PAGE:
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Monthly Scripture Study & Reflection

The Gospel of Luke

Recommended readings: Path Through Scripture by Fr. Mark Link (Paperback 1995--$14.50), Understanding the Bible: A Basic Introduction to Biblical Interpretation, Fr. George T. Montague, S.M.,(Paperback 1997 $15.96)  An Introduction to New Testament Christology by Fr. Raymond E. Brown. Time magazine hailed Raymond Brown as "the leading U.S. Catholic authority on the Bible."   In this accessible work written for all Bible students, Brown presents an intelligible introduction to the way Jesus was understood in His lifetime and in the lifetimes of His original followers.

     The Gospel according to Luke sets forth the words and works of Jesus as the divine human Savior, whose compassion and tenderness extended to all who were needy according to the introduction in the Oxford annotated Bible, Revised Standard Version used in many Ecumenical celebrations. In addition to presenting the story of Jesus’ work in Galilee and his last week in Jerusalem, Luke includes more episodes of Jesus’ final journey to Jerusalem than do the other Evangelists.

The universal mission of Jesus is emphasized (a) by tracing his genealogy back to Adam, the father of the race; (b) by including references which commend members of a despised people, the Samaritans; (c) by indicating that women have a new place of importance among the followers of Jesus; and (d) by promising that the Gentiles would have an opportunity to accept the Gospel.

Although the Gospel is anonymous and the evidence pertaining to the identity of the author is inconclusive, there are many considerations supporting the early Christian tradition that the author was the physician Luke, a Gentile convert and a friend of Paul’s. The Gospel appears to have been written during the last third of the first century, although the precise date is unknown.

Most Christians envy the original disciples of Jesus. What must it have been like to hear his voice, see his miracles, enjoy his presence? How could their faith not be strong in the presence of this remarkable person? They experienced firsthand what we can only experience on the basis of their testimony. We may "see" Christ in our mind's eye as we hear stories about his life on this earth. But that kind of seeing pales in comparison to his first century disciples who saw him with their own eyes. If only we could see Christ with our eyes, we could so easily and fully believe him with our hearts! If we could only see Christ with our eyes, we could set aside all doubts, we could answer every question. We could know for certain that he is risen and that he is our Lord.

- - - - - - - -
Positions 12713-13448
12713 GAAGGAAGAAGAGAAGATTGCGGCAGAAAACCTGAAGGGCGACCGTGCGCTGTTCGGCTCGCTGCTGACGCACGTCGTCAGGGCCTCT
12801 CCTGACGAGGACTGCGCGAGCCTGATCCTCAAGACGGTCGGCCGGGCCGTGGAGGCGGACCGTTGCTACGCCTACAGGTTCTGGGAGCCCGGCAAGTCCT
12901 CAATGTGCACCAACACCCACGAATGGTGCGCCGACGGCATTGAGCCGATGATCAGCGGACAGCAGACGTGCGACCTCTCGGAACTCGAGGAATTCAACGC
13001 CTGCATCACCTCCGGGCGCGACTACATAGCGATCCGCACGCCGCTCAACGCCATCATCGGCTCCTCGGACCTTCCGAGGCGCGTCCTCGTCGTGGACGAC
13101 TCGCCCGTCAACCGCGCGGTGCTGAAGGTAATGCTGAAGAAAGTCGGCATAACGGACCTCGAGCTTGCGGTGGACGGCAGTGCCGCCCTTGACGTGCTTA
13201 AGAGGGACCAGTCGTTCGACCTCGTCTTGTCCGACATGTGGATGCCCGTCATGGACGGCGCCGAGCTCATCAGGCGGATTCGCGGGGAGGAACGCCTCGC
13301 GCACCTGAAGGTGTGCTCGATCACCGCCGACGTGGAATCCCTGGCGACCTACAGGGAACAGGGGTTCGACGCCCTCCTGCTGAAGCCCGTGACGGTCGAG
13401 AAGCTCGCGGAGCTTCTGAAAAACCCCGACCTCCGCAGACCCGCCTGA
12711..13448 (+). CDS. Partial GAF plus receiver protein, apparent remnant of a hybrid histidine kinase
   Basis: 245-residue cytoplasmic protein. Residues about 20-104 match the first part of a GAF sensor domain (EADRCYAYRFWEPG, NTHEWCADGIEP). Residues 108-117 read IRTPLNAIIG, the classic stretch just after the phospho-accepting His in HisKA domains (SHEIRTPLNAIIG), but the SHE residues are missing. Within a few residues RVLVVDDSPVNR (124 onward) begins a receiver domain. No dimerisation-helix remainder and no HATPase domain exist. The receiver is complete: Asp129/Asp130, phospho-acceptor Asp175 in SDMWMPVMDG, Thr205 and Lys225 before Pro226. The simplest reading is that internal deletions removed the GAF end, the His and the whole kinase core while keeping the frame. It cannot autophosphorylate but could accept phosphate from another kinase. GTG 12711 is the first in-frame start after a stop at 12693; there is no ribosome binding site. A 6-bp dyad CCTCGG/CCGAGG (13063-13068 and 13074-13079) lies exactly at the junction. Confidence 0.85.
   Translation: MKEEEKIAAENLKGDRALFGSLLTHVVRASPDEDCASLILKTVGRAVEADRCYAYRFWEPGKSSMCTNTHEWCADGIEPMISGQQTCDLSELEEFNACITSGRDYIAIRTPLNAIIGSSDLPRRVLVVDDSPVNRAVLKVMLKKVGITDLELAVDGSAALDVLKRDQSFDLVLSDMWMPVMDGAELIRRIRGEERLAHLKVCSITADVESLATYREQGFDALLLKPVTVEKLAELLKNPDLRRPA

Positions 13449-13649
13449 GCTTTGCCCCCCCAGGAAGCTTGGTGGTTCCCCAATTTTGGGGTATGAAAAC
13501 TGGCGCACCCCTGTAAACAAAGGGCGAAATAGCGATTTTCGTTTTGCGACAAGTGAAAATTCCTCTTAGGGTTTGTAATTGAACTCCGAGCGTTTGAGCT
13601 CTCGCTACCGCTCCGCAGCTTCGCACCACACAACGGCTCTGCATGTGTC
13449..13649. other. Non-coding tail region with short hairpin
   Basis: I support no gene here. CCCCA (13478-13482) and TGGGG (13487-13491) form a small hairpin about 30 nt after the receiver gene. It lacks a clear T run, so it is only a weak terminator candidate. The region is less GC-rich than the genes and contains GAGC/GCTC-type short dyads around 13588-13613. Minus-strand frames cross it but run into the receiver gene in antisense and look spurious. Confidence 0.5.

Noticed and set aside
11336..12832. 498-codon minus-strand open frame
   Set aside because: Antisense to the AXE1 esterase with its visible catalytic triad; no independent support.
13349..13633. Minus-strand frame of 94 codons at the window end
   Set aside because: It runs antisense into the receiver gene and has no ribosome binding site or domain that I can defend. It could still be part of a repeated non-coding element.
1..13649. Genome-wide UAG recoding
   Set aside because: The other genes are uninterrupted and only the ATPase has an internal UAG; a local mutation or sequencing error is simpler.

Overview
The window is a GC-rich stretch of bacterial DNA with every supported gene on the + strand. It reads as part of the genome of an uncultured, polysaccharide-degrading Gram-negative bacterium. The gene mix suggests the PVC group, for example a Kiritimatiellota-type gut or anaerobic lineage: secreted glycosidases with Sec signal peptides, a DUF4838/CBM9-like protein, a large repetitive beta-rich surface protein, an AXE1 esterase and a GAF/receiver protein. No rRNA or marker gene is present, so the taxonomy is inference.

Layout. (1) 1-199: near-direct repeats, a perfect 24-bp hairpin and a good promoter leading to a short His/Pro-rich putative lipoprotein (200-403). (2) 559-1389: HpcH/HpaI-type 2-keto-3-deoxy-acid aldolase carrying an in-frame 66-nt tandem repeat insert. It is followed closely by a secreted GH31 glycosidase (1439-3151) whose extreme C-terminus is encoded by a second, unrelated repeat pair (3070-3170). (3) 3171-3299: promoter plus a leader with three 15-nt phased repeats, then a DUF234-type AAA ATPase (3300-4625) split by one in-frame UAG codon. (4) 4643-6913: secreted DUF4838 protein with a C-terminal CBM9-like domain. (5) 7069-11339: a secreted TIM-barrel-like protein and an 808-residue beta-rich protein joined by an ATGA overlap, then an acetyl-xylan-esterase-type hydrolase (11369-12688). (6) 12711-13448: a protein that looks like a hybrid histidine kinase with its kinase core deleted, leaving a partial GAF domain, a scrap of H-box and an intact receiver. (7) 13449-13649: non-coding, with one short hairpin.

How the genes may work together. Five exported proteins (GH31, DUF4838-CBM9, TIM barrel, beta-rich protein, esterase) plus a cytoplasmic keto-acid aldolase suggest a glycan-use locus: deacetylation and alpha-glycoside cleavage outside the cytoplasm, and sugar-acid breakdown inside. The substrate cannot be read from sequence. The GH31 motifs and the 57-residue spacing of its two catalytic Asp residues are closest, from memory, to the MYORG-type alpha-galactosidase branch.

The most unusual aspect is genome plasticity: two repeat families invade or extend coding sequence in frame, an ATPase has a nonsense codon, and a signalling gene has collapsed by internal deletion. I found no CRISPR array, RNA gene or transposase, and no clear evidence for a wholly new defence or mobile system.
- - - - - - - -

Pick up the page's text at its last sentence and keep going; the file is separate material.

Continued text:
But are we that disadvantaged after all? Did his followers experience his risen presence in a way different than we do? There are passages in the gospels like that from Luke 24: 13-35 which suggests that the first witnesses to his resurrection were just as dependent on faith as we are. Their eyes were open to the risen Christ by faith no less than our eyes. What other meaning can we give to this story of the disciples who discovered the risen Christ in their midst through the breaking and distribution of bread? We see the risen Christ in acts of kindness, in deeds of sacrifice. This realization is the meaning behind the comment of Jesus that he had to go to a different place. Only the Invisible Christ can be seen by all in those simple acts of kindness that transform the world.

The biblical stories of the birth, life, death and resurrection of Jesus are told for theological as well as historical reasons. Each concrete episode in the life of Jesus carries an important spiritual meaning. We find such a story in this account of the appearance of Jesus to his disciples in the story from Luke 24:35-48. His disciples were frightened when he appeared among them, for they thought they were seeing a ghost. But Jesus assured them that he was no ghost and he offered them the opportunity to examine the wounds on his hands and feet to prove that he was real. The resurrected Christ was no mystical apparition or disembodied spirit. According to the gospel accounts, Jesus was resurrected bodily. He was made whole physically as well as spiritually by the mighty power of God! Yet, he was only recognized, even by his closet followers, when he wanted to be recognized.

That claim of spiritual and physical resurrection is the theological meaning of the bodily resurrection of Christ. The whole of human life in this world has been sanctified by the resurrection of Jesus. Many early Christians believed that material things and bodily existence were evil in and of themselves. For them, the spiritual can have nothing to do with the physical. But the belief in the bodily resurrection of Christ radically undercuts this kind of body/soul dualism. His bodily resurrection declares once and for all that matter and flesh are the creation of God and can be vehicles of spiritual experience and service. The bodily resurrection of Christ sanctifies the whole of life as a gift of God and as a means of his grace. Both soul and body belong to God and God can use both soul and body.                    GLP

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